Deploying an Azure Website from a local Git Repo

Azure offers you the ability to host a website under your Azure account in minutes.  The site doesn’t have to be ASP.NET, you can use HTML5/JavaScript, a static HTML page, PHP, Python, Classic ASP and others.  This is a great way to get your site hosted, especially if you already have an Azure account and you don’t need access to other Azure offerings such as Web Role, Worker Role, Table/Blob Storage, and more.

Just like any other web hosts out there, you are able to FTP your files using your favorite FTP client.  But Azure offers you other options which make our life a lot easier, one of them is by configuring your Azure hosted directory as a Git repository.  This allows you to push files to it from any other Git repo such as Visual Studio Online, TFS 2013, GitHub, and even a local repo.  This is how you configure your deployments from your local Git repo using Visual Studio 2013:

Create an Azure Website and Configure Git Deployment

Go to your Azure Portal, then click on the Websites, then click on New and select “Custom Create”.  This will allow you to configure a database (if any) and specify your deployment source.


Enter your URL, Region, Database, and check the “Publish from Source Control” checkbox:

Then select Local Git Repository as your source:

As of this moment, the list of sources is: Visual Studio Online, Local Git repository, GitHub, Dropbox, Bitbucket, CodePlex, or any externally accessible Git or Mercurial repository.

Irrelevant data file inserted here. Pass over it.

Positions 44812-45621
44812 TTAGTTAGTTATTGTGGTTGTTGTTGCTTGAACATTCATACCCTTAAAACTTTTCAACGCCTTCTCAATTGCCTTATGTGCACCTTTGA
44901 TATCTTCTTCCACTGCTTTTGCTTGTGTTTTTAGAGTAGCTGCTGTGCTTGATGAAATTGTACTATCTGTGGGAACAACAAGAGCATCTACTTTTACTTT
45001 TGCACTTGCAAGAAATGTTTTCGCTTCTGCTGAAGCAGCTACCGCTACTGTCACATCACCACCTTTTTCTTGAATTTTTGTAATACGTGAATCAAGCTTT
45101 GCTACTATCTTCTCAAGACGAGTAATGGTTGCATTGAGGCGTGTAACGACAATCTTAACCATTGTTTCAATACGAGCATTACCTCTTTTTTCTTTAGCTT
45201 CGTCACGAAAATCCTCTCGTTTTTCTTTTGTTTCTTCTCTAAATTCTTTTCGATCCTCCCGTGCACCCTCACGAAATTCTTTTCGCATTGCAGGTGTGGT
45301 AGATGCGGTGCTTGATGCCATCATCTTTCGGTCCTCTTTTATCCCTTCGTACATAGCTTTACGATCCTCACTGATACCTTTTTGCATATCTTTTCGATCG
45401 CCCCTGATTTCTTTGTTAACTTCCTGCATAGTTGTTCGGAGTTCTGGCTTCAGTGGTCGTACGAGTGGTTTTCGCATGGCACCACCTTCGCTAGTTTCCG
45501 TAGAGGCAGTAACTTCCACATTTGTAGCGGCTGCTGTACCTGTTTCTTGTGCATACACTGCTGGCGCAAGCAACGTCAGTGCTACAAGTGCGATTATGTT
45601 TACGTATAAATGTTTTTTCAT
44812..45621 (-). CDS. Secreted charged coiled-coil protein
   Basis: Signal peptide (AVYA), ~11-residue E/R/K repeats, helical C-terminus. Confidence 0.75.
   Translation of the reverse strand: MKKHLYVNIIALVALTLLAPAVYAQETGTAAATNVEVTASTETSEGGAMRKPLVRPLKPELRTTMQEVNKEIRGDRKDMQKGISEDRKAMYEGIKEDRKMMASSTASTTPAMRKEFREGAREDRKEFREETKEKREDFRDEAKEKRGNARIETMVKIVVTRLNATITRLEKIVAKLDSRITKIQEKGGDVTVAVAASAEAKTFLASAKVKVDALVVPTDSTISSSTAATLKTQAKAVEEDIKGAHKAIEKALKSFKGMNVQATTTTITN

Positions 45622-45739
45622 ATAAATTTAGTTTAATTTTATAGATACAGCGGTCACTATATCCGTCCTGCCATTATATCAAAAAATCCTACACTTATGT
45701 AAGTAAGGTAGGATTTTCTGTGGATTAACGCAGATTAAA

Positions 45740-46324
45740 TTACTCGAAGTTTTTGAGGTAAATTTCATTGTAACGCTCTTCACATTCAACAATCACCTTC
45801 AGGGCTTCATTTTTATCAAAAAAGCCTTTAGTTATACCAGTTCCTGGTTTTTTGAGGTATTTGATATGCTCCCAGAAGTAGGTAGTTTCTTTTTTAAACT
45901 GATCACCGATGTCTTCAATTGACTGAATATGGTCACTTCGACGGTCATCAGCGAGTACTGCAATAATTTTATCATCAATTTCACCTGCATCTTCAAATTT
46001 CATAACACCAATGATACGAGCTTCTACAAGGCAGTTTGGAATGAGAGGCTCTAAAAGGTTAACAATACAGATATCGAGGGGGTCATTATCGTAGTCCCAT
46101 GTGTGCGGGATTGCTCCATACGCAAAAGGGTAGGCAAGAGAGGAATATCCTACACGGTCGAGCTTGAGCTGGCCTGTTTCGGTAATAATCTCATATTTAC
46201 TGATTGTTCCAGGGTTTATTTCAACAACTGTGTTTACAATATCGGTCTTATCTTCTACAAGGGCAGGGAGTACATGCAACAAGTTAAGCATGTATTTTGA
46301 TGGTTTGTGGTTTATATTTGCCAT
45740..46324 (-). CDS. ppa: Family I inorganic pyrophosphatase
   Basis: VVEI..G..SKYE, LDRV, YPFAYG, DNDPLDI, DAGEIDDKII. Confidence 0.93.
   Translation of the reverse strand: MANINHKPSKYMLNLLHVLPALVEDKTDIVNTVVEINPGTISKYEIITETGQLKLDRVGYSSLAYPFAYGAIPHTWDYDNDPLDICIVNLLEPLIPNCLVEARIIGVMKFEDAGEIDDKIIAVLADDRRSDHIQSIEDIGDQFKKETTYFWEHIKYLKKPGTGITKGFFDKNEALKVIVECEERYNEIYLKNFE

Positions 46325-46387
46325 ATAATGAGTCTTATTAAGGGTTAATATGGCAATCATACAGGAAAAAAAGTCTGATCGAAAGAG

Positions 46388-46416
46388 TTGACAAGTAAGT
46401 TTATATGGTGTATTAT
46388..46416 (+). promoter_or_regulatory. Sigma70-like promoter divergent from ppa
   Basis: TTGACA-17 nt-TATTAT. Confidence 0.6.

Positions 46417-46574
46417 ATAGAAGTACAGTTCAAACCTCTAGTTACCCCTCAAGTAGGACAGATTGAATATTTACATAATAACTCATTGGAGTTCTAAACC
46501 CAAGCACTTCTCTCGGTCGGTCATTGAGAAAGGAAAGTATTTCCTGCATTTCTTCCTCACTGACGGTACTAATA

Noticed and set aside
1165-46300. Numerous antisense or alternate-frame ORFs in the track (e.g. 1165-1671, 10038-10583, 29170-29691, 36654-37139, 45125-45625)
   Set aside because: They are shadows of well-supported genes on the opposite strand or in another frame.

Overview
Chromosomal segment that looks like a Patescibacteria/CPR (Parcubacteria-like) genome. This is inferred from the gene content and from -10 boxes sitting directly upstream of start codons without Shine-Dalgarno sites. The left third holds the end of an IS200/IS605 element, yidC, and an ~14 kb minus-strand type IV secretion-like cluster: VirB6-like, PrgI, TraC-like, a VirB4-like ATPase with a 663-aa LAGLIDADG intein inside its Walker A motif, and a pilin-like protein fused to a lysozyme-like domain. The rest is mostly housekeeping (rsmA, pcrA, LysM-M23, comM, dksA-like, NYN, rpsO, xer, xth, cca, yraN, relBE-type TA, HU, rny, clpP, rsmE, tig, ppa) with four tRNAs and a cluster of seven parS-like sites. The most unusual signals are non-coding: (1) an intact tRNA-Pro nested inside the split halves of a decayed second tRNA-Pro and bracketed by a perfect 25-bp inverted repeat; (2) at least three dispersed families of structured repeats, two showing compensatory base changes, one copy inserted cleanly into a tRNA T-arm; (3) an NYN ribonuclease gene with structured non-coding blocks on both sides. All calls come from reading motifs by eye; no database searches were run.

Click on next, and the site is created.  Back from the Azure portal, you can click on your newly-created site, and select “Deployments”.  Here you can see instructions on what you need to do to get your site deployed:

Before you can deploy, you’ll need to create credentials that will be used by Git:

Now time to create a website and deploy to Azure.

Create your new Website locally

From Visual Studio 2013, create a new website: File –> New –> Website. I selected an ASP.NET Empty Website, with a very simple default.html page:

Create a local repo and commit your files

Right-click on your solution and select “Add to Source Control” and select Git

Then Right-click on your solution and select Commit, which will bring up the Commit tab in Team Explorer:

Configure the remote repo

Once your files a committed to your local Git repository, you can use the information provided by Azure to configure the remote repository.  Clicking on the Unsynced Commits link shows you that your remote repository is not configured yet:


So in my case, I will enter this URL in the remote repo textbox:, then click on Publish.  You will be prompted for your credentials that you configured earlier.  And a few short seconds later, you will get a message letting you know that it was all successful:


And here is awesome new site!

Now every time I push to my remote repo, my site will get automatically deployed!

Interested in learning more about Git?  Check out my new Pluralsight course on Git for Visual Studio Developers!

About esteban

Esteban is the Founder and Chief Technologist at Nebbia Technology, an ALM consulting and Azure-powered technology company. He is a software developer with a passion for ALM, TFS, Azure, and software development best practices. Esteban is a Microsoft Visual Studio ALM MVP and ALM Ranger, Pluralsight author, and the president of ONETUG (Orlando .NET User Group).

7 thoughts on “Join me at VSLive in Orlando!

  1. Emre

    Is there any way to remove old folders from azure? When I delete a folder from my local and deploy project, it is not removing from Azure.

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